Fu Junsheng, also known as the "Sea Scavenger", is a young artist who has been committed to marine ecological conservation for many years.
Fu Junsheng’s creative themes are centered on marine ecology. He paints, photographs, collects and organizes floating objects found on the beach and uses the island waste to make public art, creating designs around the theme of marine wildlife protection. One by one, objects abandoned by humans in nature are "reborn" and given a new meaning.
Back in 2020, Fu Junsheng initiated the establishment of a conceptual organization, the Marine Ecological Art Institute, to express his views on the relationship between people and the ocean through the display of natural landscape paintings, beach floatation installations, and public art. He hopes that more members of the public will participate in this endeavor and together help to protect marine ecosystems.
Intrigued by his work, we got in touch to offer him the chance to use a film camera for the very first time, to record his daily life on the island where he has been based for more than six years. Check out his results and learn more about his work in this interview!
Hello and welcome to Lomography Magazine! Firstly, why do you choose to spend your time island scavenging?
The collection and sorting of floating objects on the beach is a very important job, especially in the weather after the wind. I will go to different islands, different bays and pick up floating objects. when I had just come to the island the islanders said, this is called "scavenging". There are a lot of impressive floating objects.
The polar bear in the picture below was made from polystyrene foam collected by the sea, and the ice sheet was made from blue and white plastic and foam.
How was your first experience using a film camera?
Shooting underwater with a Lomography Simple Use Film Camera is a novel experience, and if the water is clear, you can shoot directly at the bottom of the sea.
The number of photos with a film camera is limited. For me, with each photo I need to be more careful. Most of the photos I took were taken at noon one day. I went to a closed scenic spot near the sea. It has been closed for two or three years now, with only local elderly people fishing and some abandoned man-made facilities. The beach, which was filled with floating debris, was later cleaned up.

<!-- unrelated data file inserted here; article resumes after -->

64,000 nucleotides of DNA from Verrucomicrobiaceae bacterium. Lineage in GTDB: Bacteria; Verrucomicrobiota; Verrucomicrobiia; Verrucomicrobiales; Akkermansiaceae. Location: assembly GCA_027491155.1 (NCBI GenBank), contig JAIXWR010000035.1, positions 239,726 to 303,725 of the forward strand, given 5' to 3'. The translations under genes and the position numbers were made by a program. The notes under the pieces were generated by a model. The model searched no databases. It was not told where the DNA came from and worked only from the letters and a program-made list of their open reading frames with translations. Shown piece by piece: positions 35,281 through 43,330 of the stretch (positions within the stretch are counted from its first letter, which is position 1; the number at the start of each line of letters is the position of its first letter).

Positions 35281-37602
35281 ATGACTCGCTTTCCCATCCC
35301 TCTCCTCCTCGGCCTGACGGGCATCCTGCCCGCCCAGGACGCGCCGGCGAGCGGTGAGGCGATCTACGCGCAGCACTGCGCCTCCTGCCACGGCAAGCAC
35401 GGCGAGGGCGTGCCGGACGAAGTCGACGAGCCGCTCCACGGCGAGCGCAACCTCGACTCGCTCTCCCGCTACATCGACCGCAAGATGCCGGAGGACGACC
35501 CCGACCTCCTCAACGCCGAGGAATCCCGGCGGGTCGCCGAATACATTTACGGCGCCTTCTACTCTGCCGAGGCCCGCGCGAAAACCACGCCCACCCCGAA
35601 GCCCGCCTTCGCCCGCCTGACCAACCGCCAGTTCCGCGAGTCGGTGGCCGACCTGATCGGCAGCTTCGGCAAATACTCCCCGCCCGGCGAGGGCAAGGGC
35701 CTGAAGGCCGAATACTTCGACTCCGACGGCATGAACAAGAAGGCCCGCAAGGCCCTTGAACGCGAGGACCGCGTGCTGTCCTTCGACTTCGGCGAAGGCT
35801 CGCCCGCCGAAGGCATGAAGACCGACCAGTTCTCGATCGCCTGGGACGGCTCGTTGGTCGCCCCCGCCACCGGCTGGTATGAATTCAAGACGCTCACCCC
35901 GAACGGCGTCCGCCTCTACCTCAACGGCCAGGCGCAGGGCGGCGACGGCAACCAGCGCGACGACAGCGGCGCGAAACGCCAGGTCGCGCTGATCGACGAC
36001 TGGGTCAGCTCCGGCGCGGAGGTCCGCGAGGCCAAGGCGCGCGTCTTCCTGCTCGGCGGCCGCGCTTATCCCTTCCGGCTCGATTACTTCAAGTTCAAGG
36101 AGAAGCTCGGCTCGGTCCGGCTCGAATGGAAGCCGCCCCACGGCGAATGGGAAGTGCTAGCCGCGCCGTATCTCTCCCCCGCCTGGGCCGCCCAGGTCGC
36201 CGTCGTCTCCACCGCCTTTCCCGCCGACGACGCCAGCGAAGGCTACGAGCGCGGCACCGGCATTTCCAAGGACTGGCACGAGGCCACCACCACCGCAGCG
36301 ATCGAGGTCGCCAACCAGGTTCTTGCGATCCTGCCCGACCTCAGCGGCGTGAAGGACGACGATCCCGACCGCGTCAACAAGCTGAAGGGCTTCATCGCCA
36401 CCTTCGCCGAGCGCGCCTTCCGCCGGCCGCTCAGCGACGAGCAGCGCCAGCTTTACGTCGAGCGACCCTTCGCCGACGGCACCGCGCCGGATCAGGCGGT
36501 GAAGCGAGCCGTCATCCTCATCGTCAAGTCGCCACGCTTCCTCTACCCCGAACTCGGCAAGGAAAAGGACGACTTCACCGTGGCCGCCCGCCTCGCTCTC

For one of the photos, I picked up a lot of shoes at the seaside and put them on a nearby reef. There were a lot of seagulls on a large reef not far away, and the camera also captured the moment when one of them flew.
After seeing the photos, I found that many of them were overexposed, but film is the art of regret. Film is suitable for creators who have a preference for the texture of photographs.
What has influenced you most in your creative journey?
There are a lot of people and things that have influenced me. Professionally, for example, the practice and sorting of Western modernism in school and "Zhouyi Interpretation" inspired me to understand the essence of traditional Chinese culture.
Of course the sea has influenced me the most. For more than 10 years, although in different places, as long as i'm at the seaside I can be healed and get energy.
Thank you to Fu Junsheng for sharing his work, and his first experience of shooting with a film camera. You can keep up with his work on his Red account.
With his unique approach to his art, Fu Junsheng inspires new possibilities for individual action on environmental conservation. Protecting our oceans has never been so crucial.